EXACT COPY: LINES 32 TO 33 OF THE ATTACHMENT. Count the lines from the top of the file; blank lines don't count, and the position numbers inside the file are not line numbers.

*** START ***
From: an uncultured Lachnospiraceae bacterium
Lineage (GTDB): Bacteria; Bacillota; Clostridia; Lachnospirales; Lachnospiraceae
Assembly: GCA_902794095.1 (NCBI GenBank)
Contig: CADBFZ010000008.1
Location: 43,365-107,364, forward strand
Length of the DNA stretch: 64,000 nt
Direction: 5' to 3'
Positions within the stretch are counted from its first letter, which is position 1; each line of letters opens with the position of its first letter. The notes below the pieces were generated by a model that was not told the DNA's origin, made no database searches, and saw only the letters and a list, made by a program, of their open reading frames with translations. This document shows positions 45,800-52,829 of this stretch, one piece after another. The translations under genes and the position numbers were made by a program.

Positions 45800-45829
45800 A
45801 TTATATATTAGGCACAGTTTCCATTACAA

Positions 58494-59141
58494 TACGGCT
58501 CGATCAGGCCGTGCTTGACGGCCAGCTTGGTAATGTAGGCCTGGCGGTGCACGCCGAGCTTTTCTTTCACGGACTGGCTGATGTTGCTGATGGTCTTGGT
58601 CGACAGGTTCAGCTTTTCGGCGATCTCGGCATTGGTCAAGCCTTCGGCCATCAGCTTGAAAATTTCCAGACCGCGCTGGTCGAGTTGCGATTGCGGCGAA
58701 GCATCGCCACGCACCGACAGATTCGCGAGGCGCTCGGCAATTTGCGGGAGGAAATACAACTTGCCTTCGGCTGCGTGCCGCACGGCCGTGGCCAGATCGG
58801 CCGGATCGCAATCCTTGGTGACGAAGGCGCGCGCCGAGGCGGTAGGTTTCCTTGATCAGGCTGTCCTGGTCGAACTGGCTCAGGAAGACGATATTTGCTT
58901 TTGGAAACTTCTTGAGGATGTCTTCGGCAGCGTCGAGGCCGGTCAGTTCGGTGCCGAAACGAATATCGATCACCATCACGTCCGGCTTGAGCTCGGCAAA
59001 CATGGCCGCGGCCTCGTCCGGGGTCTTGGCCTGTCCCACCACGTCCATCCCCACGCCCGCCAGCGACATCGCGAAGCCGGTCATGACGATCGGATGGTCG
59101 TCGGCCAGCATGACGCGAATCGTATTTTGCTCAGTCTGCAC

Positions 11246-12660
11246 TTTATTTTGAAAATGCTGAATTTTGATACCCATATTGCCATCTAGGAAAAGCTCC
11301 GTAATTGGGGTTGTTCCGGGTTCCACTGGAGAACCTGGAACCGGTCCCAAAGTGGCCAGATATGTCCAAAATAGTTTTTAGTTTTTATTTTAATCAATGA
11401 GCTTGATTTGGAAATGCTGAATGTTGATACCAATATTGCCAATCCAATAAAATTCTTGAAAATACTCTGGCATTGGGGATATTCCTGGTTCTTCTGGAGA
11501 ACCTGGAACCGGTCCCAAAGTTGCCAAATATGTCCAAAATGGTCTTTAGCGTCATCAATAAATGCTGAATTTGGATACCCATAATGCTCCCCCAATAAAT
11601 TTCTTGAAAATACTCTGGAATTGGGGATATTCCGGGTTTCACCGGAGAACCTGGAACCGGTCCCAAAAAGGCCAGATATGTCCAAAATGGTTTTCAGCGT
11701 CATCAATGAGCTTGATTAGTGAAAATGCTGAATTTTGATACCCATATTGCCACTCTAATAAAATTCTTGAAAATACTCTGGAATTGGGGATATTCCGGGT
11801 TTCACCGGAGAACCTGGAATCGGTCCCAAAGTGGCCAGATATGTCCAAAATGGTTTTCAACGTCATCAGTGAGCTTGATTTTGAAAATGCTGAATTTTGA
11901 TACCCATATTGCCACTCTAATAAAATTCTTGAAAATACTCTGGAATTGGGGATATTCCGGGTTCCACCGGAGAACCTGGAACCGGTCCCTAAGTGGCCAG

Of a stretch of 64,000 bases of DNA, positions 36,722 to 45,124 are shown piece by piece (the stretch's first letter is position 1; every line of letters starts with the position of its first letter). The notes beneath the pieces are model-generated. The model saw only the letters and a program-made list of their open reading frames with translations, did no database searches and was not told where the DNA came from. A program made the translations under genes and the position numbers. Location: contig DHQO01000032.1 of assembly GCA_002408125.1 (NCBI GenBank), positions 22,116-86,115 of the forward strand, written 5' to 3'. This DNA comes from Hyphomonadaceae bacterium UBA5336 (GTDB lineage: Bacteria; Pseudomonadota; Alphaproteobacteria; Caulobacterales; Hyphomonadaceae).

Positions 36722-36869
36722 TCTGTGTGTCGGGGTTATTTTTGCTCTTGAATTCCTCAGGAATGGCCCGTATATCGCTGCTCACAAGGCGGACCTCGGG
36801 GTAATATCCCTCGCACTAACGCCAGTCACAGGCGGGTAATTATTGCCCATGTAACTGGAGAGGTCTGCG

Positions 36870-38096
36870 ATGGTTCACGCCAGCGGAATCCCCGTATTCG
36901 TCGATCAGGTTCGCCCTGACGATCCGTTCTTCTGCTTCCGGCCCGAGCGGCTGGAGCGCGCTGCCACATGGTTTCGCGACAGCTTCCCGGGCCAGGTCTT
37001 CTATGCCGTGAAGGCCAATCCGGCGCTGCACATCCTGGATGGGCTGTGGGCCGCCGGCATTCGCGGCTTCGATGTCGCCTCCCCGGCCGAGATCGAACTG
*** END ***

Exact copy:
36722 TCTGTGTGTCGGGGTTATTTTTGCTCTTGAATTCCTCAGGAATGGCCCGTATATCGCTGCTCACAAGGCGGACCTCGGG
36801 GTAATATCCCTCGCACTAACGCCAGTCACAGGCGGGTAATTATTGCCCATGTAACTGGAGAGGTCTGCG